Most surgeons recommend surgery of some type. While some surgeons recommend surgery anytime there is a syrinx, others monitor the situation with routine MRI and neurological exams. For Chiari related Syringomyelia, surgery will reduce the syrinx, or at least will prevent increase in most cases. Surgery doesn't always effectively restore the flow of cerebrospinal fluid, and the syrinx may remain, despite efforts to drain the fluid from it.

For those with symptoms of an active syrinx, it may eventually lead to paralysis. For the others without symptoms, the future is less clear and uncertain. Surgery can reduce the pressure on the brain and spinal cord, restore the normal flow of cerebrospinal fluid and resolve Syringomyelia.


Draining the syrinx: The doctor will surgically insert a drainage system called a shunt and drain the syrinx. It consists of a tube with a valve that is flexible from the syrinx flowing in the desired direction. One end of the tube is placed in the syrinx and the other is placed in another area of the body such as the abdomen.


Removing the obstruction: In case a tumor or a bony growth is hindering the normal flow in cerebrospinal fluid, surgically removing the obstruction may restore the normal flow and allow fluid to drain from the syrinx.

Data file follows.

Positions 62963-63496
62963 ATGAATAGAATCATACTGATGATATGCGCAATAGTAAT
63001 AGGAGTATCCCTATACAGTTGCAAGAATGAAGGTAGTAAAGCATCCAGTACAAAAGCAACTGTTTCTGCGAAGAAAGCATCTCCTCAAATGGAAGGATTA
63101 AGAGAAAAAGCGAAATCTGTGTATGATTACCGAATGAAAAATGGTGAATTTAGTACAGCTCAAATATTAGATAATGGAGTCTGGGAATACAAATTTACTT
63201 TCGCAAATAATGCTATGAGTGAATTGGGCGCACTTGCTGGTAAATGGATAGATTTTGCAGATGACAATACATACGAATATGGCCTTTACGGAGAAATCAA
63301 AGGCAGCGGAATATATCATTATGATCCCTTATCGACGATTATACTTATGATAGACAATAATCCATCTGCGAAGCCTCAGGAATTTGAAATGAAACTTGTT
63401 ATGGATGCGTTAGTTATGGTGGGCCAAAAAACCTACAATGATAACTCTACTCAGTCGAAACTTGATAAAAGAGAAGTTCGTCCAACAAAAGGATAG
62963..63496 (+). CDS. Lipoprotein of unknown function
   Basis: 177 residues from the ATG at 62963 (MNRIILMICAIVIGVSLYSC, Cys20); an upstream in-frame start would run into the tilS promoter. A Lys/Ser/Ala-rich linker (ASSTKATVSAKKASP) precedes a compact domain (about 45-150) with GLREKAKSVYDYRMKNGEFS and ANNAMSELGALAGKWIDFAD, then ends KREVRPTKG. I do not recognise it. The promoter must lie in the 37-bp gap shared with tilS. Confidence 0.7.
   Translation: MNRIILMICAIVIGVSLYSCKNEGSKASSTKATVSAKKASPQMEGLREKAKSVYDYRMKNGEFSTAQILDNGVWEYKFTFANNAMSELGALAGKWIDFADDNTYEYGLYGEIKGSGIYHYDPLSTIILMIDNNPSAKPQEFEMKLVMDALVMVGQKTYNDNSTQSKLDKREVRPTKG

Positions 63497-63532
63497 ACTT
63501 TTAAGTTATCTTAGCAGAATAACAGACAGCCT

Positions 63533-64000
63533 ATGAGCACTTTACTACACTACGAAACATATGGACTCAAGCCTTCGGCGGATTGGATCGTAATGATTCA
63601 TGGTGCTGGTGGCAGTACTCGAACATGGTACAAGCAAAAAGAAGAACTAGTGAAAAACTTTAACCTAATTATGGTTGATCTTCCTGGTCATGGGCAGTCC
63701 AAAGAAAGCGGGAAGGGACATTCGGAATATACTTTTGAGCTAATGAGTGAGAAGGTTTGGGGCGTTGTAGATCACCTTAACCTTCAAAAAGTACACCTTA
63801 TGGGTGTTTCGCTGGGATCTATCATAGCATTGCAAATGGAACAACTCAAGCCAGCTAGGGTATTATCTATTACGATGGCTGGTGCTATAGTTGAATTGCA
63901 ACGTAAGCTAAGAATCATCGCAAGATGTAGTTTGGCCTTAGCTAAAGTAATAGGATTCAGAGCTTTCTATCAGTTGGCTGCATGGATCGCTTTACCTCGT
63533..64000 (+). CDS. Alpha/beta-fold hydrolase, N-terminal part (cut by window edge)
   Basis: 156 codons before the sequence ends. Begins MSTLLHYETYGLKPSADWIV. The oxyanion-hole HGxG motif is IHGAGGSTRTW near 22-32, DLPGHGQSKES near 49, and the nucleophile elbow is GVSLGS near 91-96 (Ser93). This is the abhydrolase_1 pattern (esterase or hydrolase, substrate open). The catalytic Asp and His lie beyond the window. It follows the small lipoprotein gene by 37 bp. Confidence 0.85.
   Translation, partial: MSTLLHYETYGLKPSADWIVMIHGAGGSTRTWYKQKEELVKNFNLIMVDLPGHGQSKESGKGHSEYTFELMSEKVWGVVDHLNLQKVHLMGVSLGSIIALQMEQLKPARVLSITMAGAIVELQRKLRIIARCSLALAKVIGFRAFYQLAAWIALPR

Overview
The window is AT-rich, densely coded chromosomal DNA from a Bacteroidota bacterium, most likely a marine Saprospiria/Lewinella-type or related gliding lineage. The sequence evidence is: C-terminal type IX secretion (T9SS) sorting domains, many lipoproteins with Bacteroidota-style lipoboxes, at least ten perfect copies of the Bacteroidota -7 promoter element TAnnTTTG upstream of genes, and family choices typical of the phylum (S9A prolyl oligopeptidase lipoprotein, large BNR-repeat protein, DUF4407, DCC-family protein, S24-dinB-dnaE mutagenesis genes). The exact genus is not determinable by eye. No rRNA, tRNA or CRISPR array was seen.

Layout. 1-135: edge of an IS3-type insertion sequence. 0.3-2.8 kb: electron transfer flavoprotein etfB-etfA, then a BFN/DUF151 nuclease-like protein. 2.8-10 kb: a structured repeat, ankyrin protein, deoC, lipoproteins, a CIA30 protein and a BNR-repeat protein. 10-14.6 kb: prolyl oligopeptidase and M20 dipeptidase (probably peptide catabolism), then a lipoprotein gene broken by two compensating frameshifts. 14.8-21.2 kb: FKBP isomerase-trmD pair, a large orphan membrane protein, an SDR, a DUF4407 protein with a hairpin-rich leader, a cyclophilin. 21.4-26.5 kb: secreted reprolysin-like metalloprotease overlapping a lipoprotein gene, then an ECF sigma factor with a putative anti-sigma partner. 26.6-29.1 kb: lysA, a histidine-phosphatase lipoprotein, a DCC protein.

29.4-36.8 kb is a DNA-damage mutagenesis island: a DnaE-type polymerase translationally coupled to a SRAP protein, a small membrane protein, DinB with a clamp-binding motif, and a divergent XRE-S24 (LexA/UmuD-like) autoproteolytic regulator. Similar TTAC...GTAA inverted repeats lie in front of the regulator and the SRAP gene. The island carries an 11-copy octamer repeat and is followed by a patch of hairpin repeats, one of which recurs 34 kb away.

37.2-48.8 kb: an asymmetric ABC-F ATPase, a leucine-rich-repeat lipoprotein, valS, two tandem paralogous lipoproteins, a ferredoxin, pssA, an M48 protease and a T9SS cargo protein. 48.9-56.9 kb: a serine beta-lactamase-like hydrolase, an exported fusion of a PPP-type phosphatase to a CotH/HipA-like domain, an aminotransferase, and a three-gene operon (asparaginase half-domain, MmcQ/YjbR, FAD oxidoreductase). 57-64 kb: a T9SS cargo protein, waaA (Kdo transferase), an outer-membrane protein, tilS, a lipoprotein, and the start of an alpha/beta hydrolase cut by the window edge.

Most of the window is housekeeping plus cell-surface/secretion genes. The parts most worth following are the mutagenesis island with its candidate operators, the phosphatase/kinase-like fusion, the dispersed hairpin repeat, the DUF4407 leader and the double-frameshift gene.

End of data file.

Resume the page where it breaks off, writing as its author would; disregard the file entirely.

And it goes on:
Correcting the abnormality: In case a spinal abnormality is hindering the flow of cerebrospinal fluid, surgery to correct it, such as releasing a tethered spinal cord, may restore normal fluid flow and allow the syrinx to drain.


Recovery post surgery

This will vary from one individual to another, but will depend largely on whether there is any permanent damage from the syrinx. In some cases it may take years to get better and stronger. Even after successful surgery, the syrinx may take a year to collapse and may not go away completely. Often recovery can be a series of ups and downs, with long periods of improvements punctuated by temporary setbacks.


Post Surgical Care

Follow-up care after surgery is critical as chances are Syringomyelia may recur. Regular examinations with the doctor, including periodic MRIs to assess the outcome of surgery are necessary. The syrinx may grow over time requiring additional treatment. Even after treatment, the syrinx can cause permanent spinal cord and nerve damage.


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Collection of Pages - Last revised Date: August 26, 2019